Indoor air quality (IAQ) refers to the quality of air within a building. It’s determined by the concentration of pollutants the air, as well as humidity and temperature. It’s easy to overlook something like air quality, but it’s crucial to the health, comfort, and productivity of your employees. If your workplace has poor IAQ, it could result in your employees getting sick or being unable to perform their jobs.
The Air Quality Dilemma
IAQ is something that can be taken for granted. Most workers expect their office will have a comfortable environment with clean, breathable air. However, this can easily change if the building’s control system malfunctions, not allowing proper ventilation, heating, or cooling. If not properly maintained, IAQ can quickly become worse than outside air on a smoggy day in an industrial city. This issue has become a growing concern among building owners, managers, and occupants alike.
What Causes Poor Air Quality?
A variety of factors can affect the air quality in your building, most notably contaminants. Contaminants are biological or chemical pollutants that get released in the air as gases or particulates. They can include mold, dust, asbestos, and more. Contaminants can come from the outside or inside and can pose serious health risks.
In addition to contaminants, temperature and humidity also play a big role in IAQ. An office that’s too cold, hot, or humid may be too uncomfortable for your employees. Not only can this interfere with productivity, but it can lead to other issues. For example, humidity can encourage mold to grow inside a building because fungus usually thrives in moist environments.
The consequences of poor air quality can be acute (short-term) or chronic (long-term). Acute effects are typically experienced within 24 hours of exposure. Chronic effects may not show up for years and are often associated with repeated or long-term exposure. What symptoms your employees suffer will depend on the type of contaminant they encounter.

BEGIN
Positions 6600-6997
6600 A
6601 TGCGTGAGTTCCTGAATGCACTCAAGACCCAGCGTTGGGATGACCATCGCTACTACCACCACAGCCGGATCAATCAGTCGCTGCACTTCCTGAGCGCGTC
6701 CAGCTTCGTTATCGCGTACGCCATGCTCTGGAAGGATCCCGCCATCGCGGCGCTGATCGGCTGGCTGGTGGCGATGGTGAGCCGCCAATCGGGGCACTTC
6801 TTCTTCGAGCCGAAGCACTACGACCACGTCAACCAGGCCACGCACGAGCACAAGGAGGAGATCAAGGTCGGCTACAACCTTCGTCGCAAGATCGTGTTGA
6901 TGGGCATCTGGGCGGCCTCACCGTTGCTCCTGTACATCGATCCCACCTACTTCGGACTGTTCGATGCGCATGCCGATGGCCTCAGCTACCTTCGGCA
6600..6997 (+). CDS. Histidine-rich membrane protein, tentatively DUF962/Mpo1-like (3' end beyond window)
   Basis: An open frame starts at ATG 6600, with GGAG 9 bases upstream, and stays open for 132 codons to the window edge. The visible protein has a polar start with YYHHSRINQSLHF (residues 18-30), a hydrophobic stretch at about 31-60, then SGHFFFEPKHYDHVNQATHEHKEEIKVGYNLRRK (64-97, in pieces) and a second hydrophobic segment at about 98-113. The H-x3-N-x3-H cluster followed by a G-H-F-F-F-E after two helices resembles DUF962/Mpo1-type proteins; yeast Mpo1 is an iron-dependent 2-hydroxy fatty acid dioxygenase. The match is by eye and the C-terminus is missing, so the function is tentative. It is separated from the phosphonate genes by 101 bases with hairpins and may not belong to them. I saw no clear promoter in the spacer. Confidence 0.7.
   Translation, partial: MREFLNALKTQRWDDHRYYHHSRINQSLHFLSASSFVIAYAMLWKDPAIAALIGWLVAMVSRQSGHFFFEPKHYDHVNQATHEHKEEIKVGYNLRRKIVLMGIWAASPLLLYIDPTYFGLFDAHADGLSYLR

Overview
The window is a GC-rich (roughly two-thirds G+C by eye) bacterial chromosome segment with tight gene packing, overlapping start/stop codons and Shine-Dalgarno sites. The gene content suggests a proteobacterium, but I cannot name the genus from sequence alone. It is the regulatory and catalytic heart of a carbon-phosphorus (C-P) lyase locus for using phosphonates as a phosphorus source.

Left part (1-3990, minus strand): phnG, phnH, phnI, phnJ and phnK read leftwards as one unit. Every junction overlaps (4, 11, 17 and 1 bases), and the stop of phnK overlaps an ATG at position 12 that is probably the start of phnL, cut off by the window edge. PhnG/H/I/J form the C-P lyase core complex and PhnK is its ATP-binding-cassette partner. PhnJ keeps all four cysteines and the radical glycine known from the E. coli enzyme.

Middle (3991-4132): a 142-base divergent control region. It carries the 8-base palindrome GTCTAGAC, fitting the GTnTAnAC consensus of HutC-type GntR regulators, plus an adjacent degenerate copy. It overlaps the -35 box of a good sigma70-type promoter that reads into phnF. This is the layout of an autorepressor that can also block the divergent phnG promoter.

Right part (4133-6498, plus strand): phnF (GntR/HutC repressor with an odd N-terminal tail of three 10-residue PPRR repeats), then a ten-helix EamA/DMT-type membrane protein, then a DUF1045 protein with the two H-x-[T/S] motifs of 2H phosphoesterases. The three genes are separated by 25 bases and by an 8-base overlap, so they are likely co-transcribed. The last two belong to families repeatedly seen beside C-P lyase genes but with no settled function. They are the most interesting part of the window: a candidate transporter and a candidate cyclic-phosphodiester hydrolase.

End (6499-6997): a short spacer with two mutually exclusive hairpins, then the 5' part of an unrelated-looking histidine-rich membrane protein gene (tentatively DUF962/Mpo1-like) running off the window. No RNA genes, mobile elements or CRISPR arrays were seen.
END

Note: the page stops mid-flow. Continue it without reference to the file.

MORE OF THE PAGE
Common complaints include headaches, fatigue, trouble concentrating, and irritation of the eyes, nose, throat, and lungs. These widely shared symptoms have led to the term “building associated illnesses.” These illnesses include sick building syndrome, building-related illness, and multiple chemical sensitivity.
How Can You Improve Indoor Air Quality?
The U.S. Occupational Safety and Health Administration (OSHA) has no formal indoor air quality standards, but the government agency does offer some suggestions on what you can do to improve IAQ. Some of these methods include:
- Eliminating the source of the pollutant
- Improving ventilation
- Adjusting work schedules to reduce or eliminate how long workers are exposed to pollutants
- Educating employees about the sources and effects of pollutants under your control
What If I Notice a Problem?
Changes to your health are good indicators of poor IAQ. If you believe you are experiencing symptoms caused by poor air quality, you’ll want to talk to your doctor. It also would be beneficial to alert your supervisors, building manager, or building owner. Another option is to identify potential sources of pollutants. Being aware of the types and number of sources can prepare you for reducing or eliminating the problem.
We Can Help
At Brandt, our team of experts can help you improve the indoor air quality of your building. Or if you’re just interested in learning more about IAQ, give us a call.
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